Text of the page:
The polymeric material may include a grinding aid. A grinding aid is defined herein as particulate material that the addition of which has a significant effect on the chemical and physical processes of abrading which results in improved performance. In particular, it is believed in the art that the grinding aid will either 1) decrease the friction between the abrasive particles and the workpiece being abraded, 2) prevent the abrasive particle from “capping”, i.e. prevent metal particles from becoming welded to the tops of the abrasive particles, 3) decrease the interface temperature between the abrasive particles the workpiece, or 4) decreases the grinding forces. Examples of chemical groups of grinding aids include waxes, organic halide compounds, halide salts and metals and their alloys. The organic halide compounds will typically break down during abrading and release a halogen acid or a gaseous halide compound. Examples of such materials include chlorinated waxes like tetrachloronaphthalene, pentachloronaphthalene; and polyvinyl chloride. Examples of halide salts include sodium chloride, potassium cryolite, sodium cryolite, ammonium cryolite, potassium tetrafluoroborate, sodium tetrafluoroborate, silicon fluorides, potassium chloride, magnesium chloride. Examples of metals include, tin, lead, bismuth, cobalt, antimony, cadmium, iron, and titanium. Other miscellaneous grinding aids include sulfur, organic sulfur compounds, graphite and metallic sulfides.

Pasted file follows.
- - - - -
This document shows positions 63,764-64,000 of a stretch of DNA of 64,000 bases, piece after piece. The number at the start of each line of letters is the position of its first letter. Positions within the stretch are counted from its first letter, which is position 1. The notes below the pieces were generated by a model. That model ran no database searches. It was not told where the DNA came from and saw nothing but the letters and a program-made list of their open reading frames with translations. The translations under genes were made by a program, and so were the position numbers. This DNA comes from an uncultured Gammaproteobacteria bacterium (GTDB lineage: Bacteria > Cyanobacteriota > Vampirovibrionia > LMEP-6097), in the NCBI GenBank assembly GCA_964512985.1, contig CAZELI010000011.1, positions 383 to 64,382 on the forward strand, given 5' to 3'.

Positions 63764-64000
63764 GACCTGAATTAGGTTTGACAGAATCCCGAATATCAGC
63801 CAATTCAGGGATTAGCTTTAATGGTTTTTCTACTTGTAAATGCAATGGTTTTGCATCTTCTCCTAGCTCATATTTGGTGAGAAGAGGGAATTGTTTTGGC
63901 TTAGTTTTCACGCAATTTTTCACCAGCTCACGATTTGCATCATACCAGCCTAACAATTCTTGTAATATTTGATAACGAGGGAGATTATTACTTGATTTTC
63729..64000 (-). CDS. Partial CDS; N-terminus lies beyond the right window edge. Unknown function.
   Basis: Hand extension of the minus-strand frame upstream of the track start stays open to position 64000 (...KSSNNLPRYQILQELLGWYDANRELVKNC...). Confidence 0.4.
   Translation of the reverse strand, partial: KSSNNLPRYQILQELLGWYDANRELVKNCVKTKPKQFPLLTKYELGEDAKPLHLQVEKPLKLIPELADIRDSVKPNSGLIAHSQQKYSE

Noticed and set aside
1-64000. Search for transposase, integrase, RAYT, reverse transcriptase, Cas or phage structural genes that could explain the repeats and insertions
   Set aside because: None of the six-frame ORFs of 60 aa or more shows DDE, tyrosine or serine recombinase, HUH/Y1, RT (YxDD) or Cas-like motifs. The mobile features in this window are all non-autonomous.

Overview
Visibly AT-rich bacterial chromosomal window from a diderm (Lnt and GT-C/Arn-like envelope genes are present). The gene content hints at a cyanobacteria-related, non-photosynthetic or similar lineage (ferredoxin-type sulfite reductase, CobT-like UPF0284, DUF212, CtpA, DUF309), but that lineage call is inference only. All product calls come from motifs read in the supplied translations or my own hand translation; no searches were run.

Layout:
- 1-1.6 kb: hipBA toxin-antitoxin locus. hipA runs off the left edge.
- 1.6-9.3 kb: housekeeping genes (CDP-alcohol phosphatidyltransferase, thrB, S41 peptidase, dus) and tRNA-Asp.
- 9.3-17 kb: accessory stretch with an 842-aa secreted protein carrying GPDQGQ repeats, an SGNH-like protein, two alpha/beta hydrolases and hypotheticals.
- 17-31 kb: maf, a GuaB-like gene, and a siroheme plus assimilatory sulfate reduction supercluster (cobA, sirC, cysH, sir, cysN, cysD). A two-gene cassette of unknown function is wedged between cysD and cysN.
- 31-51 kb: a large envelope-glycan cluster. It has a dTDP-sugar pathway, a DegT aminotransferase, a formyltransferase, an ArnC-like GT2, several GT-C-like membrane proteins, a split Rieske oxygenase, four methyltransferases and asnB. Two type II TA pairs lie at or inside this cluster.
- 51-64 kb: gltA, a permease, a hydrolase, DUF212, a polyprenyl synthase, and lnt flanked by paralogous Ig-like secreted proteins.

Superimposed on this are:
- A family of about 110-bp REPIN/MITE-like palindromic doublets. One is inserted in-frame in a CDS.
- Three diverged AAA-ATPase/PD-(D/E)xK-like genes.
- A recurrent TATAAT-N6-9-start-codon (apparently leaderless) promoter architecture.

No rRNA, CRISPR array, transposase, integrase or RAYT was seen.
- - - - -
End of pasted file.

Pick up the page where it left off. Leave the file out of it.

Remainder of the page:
The abrasive brush of the present invention is preferably injection molded. The mold will contain cavities which are the inverse of the desired abrasive brush configuration. Thus the mold design must take into account the abrasive brush configuration including the size and configuration of the base 12, the bristles 18, and the optional attachment means 30.
Injection molding techniques are known in the art. Injection molding apparatus 60 for making the abrasive brush 10 according to the method of the present invention is illustrated in FIG. 8. After preferably being dried by heating, a mixture of pellets comprising moldable polymer 28 and abrasive particles 26 is placed in a hopper 62. The hopper feeds the mixture into a first or rear side 70 of a screw injector 64 generally comprising a screw 66 within a barrel 68. The opposite side, or front side 72 of the screw injector 64 comprises a nozzle 74 for passing the softened mixture into a mold 76 a, 76 b. The barrel 68 of the injector 64 is heated to melt the mixture, and the rotating screw 66 propels the mixture in the direction of the nozzle 74. The screw 66 is then moved linearly frontward in direction B to impart the “shot” of the softened mixture into the mold 76 a, 76 b at the desired pressure. A gap is generally maintained between the forward end of the screw and the nozzle to provide a “cushion” area of softened material which is not injected into the mold.